Glenn Greenwald might be the single most polarizing figure in American journalism. In the 12 months between May 2013 and May 2014, the self-made blogger, civil libertarian, and investigative journalist was called "treasonous" by Rep. Peter King (R-N.Y.), given a prestigious Polk Award for national security reporting, accused of "paranoid libertarianism" by The New Republic, and awarded a Pulitzer Prize for public service. Along the way, the itinerant one-man shop left his job at The Guardian, wrote a book called No Place to Hide, and helped launch an intriguing if vaguely defined new digital magazine called The Intercept, backed by eBay founder Pierre Omidyar and featuring fellow left-of-center muckrakers Jeremy Scahill and Laura Poitras. In September, Greenwald sat down with Reason TV producer Todd Krainin in Montreal to talk about surveillance, privacy, journalism, and the emerging left-right coalition on civil liberties.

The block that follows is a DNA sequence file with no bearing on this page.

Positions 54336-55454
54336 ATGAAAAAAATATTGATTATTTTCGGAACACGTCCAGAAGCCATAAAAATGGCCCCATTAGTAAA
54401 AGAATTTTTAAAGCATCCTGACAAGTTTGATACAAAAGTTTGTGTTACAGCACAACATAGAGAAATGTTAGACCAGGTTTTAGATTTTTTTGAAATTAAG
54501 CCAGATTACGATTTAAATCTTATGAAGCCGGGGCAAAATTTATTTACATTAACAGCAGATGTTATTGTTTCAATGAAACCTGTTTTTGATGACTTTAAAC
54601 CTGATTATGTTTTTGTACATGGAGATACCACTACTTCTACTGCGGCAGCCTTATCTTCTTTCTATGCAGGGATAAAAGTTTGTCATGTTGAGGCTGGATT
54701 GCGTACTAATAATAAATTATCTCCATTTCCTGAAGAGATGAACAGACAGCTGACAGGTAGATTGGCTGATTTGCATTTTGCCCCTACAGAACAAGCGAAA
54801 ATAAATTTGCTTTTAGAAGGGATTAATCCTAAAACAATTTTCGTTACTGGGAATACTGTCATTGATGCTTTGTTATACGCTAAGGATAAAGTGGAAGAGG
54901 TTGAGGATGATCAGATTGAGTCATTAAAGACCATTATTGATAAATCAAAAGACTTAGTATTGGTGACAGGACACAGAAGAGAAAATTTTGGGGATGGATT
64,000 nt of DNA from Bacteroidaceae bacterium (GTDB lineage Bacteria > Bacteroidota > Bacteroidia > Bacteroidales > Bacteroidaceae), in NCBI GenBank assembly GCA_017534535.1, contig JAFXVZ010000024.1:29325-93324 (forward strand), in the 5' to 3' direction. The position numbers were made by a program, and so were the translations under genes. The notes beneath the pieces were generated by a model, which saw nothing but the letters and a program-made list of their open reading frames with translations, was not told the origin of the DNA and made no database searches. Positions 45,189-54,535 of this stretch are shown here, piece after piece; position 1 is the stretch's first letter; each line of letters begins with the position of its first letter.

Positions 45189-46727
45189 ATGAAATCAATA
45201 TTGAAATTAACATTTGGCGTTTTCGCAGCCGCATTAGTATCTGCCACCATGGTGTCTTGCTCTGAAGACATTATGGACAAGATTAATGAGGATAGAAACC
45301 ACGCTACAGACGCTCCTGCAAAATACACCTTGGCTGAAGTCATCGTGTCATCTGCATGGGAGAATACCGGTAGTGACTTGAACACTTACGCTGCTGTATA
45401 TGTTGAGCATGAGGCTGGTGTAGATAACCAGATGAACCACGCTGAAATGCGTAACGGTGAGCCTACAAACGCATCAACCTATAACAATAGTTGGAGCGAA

Hysterical reactions greet the White House's modest changes to federal clean water rules.
Sex offender registries are cruel and unjust.
What is the correct reward for the person who creates something that millions of people want badly enough to pay for it?
As Progressive Twitter Erupts at Joe Rogan Endorsing Bernie Sanders, a Reminder: Elizabeth Warren's Sexism Gambit Backfired
Sanders' lead over Warren has doubled since her campaign tried using a private 2018 conversation against him.